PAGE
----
By JEROD CLAPP
NEW ALBANY —
Some businesses have seen growth in the Louisville Metro and Southern Indiana areas, but local business experts say there’s still a long way to go before things are really good.
The panelists at Indiana University Southeast’s annual Economic Outlook Breakfast on Thursday forecasted 2013’s economy. Uric Dufrene, IU Southeast’s Sanders Chair in Business, said while payrolls in Southern Indiana and the Louisville Metro area are looking strong, they’re still not up to prerecession levels.
He said with 620,000 payrolls slated in the area, there’s just 7,000 fewer than there were before the recession. But he said though growth has been good, the local economy isn’t out of trouble yet.
“But as we move past 2012, I guess the question is can we expect this growth to continue or decelerate or level off with the state... and U.S. economies,” Dufrene said.
He said of those payrolls, hospitality, manufacturing and professional business services are the strongest. The growth experienced in manufacturing happened mainly in automotive production and automotive parts, which he said might not continue to be as strong as they were this year.
“Now, much of that growth, in my opinion, in the automotive production and automotive sales that we’ve been seeing is basically driven by pent-up demand in the U.S. consumer,” Dufrene said. “The question is whether or not these gains can be sustained once we move past this pent-up demand phase.”
And while he said weak local and global demand pose problems for manufacturing, some of that deceleration could be compensated for in housing and construction.
He said housing prices seem to be on the rise and building permits are booming in the area, but construction jobs have been relatively flat for the last year. But he said with the onslaught of permits, that could change soon.
And unemployment overall is decreasing, but he said there are still concerns with the number of people not working in the area. He said though the most current unemployment data is from September, there has been a notable slowing in unemployment’s decline.
“I’m not suggesting that this data point alone is indicative of a recession, but it is data that we can’t ignore and I think it’s just further evidence of this slower payroll growth that we will see for the entire region in 2013,” Dufrene said.
He said though the area’s unemployment rates are lower than the national average, there’s still about twice as many people unemployed as there were before the recession hit in 2008. Clark and Floyd counties’ unemployment rates are both lower than 7 percent; Indiana’s stood at 8.2 percent in September.
Dufrene said while much of 2012’s economic outlook for the region was somewhat strong, he expects things to slow a little more in 2013.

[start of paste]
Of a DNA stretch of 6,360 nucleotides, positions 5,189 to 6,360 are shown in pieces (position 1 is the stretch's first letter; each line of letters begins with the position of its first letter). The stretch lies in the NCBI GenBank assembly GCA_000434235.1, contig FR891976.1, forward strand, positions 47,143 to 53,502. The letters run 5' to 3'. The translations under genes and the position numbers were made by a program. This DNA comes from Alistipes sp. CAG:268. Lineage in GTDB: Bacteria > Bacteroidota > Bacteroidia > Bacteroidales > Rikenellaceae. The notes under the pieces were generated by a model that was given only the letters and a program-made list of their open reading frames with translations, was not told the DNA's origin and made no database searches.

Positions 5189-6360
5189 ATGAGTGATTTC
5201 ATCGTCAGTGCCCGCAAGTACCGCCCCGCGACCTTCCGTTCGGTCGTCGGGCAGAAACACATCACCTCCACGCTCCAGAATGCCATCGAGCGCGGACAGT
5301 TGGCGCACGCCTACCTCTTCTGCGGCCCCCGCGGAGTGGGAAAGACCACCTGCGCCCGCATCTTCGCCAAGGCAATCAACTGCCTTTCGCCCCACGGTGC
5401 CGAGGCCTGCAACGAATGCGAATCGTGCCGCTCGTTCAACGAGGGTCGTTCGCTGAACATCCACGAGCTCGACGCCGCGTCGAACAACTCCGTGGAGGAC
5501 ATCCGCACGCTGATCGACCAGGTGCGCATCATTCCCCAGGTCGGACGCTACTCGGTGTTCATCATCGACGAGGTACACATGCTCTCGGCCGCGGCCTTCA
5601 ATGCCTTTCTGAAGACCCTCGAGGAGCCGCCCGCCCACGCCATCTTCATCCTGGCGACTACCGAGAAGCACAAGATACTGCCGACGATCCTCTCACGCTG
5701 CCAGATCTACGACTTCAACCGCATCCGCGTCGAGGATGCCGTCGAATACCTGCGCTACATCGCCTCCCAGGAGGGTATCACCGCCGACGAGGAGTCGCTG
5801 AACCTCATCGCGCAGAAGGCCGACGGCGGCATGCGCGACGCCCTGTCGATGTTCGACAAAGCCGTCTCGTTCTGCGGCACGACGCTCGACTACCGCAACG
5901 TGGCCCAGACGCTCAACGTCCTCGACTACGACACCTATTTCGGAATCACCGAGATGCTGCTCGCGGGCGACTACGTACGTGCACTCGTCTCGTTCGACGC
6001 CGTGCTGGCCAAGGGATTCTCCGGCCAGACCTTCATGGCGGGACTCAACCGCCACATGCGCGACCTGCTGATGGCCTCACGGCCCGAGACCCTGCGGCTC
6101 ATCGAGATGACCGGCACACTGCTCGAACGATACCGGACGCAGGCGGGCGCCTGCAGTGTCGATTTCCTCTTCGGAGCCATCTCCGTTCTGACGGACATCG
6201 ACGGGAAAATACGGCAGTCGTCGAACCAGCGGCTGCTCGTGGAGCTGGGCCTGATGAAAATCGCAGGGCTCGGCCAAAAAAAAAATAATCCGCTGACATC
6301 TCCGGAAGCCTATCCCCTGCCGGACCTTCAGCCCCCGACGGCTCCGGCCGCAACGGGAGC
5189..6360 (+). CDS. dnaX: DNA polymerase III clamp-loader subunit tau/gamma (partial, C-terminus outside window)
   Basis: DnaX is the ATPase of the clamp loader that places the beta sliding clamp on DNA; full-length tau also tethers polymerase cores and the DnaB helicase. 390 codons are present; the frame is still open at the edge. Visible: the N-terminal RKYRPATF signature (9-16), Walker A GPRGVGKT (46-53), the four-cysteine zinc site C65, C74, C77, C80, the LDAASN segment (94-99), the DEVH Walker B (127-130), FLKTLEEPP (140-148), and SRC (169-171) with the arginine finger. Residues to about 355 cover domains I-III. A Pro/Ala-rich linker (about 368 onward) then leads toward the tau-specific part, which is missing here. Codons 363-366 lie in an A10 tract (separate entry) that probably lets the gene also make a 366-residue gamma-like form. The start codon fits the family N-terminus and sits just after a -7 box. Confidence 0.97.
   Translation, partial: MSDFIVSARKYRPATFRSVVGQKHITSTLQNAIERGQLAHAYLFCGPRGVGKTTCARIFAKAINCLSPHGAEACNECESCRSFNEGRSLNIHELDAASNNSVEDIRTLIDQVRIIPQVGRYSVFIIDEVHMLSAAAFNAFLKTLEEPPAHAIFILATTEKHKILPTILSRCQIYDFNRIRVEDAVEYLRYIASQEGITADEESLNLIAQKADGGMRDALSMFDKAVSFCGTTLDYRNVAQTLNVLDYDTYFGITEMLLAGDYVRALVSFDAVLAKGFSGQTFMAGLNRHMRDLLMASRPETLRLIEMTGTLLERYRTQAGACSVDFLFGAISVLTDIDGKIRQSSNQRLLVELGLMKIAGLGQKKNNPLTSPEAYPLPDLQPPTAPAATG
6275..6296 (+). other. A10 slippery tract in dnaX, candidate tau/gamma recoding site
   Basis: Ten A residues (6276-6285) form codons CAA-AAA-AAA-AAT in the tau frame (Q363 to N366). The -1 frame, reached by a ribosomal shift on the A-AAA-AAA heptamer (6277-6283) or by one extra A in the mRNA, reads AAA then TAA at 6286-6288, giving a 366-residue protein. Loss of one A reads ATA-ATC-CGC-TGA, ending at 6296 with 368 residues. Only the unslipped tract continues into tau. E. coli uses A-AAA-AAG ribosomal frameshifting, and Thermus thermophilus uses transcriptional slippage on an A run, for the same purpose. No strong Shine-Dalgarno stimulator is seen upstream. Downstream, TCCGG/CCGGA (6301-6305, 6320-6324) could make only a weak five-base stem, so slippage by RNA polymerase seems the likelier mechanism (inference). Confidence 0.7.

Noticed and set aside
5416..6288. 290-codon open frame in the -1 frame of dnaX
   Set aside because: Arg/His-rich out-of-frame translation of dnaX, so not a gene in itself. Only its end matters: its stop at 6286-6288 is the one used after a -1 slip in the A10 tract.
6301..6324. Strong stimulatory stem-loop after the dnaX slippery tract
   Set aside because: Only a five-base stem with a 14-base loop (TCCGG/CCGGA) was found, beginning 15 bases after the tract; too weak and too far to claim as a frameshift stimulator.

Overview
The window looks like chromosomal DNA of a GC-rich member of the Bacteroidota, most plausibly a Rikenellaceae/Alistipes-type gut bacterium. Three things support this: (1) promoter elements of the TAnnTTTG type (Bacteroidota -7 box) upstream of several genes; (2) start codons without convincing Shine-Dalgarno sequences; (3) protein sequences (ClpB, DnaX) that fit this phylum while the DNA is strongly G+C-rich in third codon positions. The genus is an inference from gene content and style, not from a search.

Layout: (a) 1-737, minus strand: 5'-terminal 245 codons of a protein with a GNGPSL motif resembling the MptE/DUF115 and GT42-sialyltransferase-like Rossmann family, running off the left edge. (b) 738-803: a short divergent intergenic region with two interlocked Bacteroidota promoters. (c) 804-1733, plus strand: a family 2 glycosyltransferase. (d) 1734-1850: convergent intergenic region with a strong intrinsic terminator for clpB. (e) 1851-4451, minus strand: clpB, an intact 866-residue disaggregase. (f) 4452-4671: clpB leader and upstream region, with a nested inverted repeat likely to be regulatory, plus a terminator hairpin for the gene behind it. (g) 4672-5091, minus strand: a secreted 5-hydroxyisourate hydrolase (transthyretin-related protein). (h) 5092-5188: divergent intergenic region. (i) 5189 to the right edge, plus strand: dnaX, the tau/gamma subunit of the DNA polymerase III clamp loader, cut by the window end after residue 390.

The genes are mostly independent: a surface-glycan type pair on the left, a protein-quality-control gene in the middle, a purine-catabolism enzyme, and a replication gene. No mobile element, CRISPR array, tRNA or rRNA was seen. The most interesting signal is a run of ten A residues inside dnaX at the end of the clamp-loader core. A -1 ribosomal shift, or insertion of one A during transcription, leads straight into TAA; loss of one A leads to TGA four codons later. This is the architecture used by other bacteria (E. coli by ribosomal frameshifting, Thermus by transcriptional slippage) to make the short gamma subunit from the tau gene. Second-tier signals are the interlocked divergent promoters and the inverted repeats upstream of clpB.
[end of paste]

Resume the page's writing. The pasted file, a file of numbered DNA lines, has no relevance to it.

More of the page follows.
“But sometimes, as they say, good things must come to an end and I do believe that we will begin to see some somewhat slower growth,” Dufrene said. “Not negative payrolls, but certainly if we go off the fiscal cliff, there will be a recession, there’s no question about that. But we will see slower growth for Louisville Metro for 2013, probably around 2 or 1.5 percent versus around 3 percent.”
INDIANA AND BEYOND
Statewide, jobs have been increasing about 50,000 a year, another panelist said. Jerry Conover, director of the Indiana Business Research Center at the Kelley School of Business, said the state lost about 200,000 jobs in the recession and has since recovered about 150,000 of them.
“We haven’t seen that kind of growth in Indiana in employment since the late ’90s when employment was really booming,” Conover said. “And that’s certainly welcome relief from years when we were doing well to add 10,000 jobs the whole year.”
Nationally, another panelist said unemployment is declining but still at near 8 percent, which he said is more than normal.
Kyle Anderson, an assistant professor of business and economics at the Kelley School of Business at Indiana University in Indianapolis, said he thinks about 2 million jobs will be added to the work force in 2013 keeping the unemployment rate around 7 percent. But the big looming question is whether Washington will resolve the fiscal cliff coming up or not.
“Politicians seem to be pretty good at putting off immediate pain and pushing our problems down the road, which is essentially what we’re asking them to do here,” Anderson said. “And as much as it sounds good to push our problems off down the road, we’re going to come to a time where we need to have more tax revenue and less government spending to bring down the deficit.
“However, we’d like to do that when we have strong economic growth and low unemployment because it is going to put a damper on the growth of the economy.”